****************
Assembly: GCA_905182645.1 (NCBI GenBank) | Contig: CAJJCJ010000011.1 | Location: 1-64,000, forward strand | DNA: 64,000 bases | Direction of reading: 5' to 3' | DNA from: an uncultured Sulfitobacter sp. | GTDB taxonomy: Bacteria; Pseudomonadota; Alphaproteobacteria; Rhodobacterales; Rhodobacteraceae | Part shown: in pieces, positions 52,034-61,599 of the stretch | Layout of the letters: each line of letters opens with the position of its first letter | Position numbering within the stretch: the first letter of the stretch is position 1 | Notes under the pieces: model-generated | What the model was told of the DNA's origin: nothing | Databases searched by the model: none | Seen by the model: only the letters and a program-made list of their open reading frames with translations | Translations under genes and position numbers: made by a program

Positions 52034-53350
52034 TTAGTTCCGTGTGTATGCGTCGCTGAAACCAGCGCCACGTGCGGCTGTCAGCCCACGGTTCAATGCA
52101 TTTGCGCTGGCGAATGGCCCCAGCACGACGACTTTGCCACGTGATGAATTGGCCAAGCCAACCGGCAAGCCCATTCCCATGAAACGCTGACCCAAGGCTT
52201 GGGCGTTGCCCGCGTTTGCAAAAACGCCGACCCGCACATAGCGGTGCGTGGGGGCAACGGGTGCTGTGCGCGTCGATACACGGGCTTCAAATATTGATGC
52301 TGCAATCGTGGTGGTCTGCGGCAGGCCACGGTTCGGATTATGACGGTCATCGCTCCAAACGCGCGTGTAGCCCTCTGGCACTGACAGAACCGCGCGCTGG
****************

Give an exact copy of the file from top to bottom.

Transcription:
Assembly: GCA_905182645.1 (NCBI GenBank) | Contig: CAJJCJ010000011.1 | Location: 1-64,000, forward strand | DNA: 64,000 bases | Direction of reading: 5' to 3' | DNA from: an uncultured Sulfitobacter sp. | GTDB taxonomy: Bacteria; Pseudomonadota; Alphaproteobacteria; Rhodobacterales; Rhodobacteraceae | Part shown: in pieces, positions 52,034-61,599 of the stretch | Layout of the letters: each line of letters opens with the position of its first letter | Position numbering within the stretch: the first letter of the stretch is position 1 | Notes under the pieces: model-generated | What the model was told of the DNA's origin: nothing | Databases searched by the model: none | Seen by the model: only the letters and a program-made list of their open reading frames with translations | Translations under genes and position numbers: made by a program

Positions 52034-53350
52034 TTAGTTCCGTGTGTATGCGTCGCTGAAACCAGCGCCACGTGCGGCTGTCAGCCCACGGTTCAATGCA
52101 TTTGCGCTGGCGAATGGCCCCAGCACGACGACTTTGCCACGTGATGAATTGGCCAAGCCAACCGGCAAGCCCATTCCCATGAAACGCTGACCCAAGGCTT
52201 GGGCGTTGCCCGCGTTTGCAAAAACGCCGACCCGCACATAGCGGTGCGTGGGGGCAACGGGTGCTGTGCGCGTCGATACACGGGCTTCAAATATTGATGC
52301 TGCAATCGTGGTGGTCTGCGGCAGGCCACGGTTCGGATTATGACGGTCATCGCTCCAAACGCGCGTGTAGCCCTCTGGCACTGACAGAACCGCGCGCTGG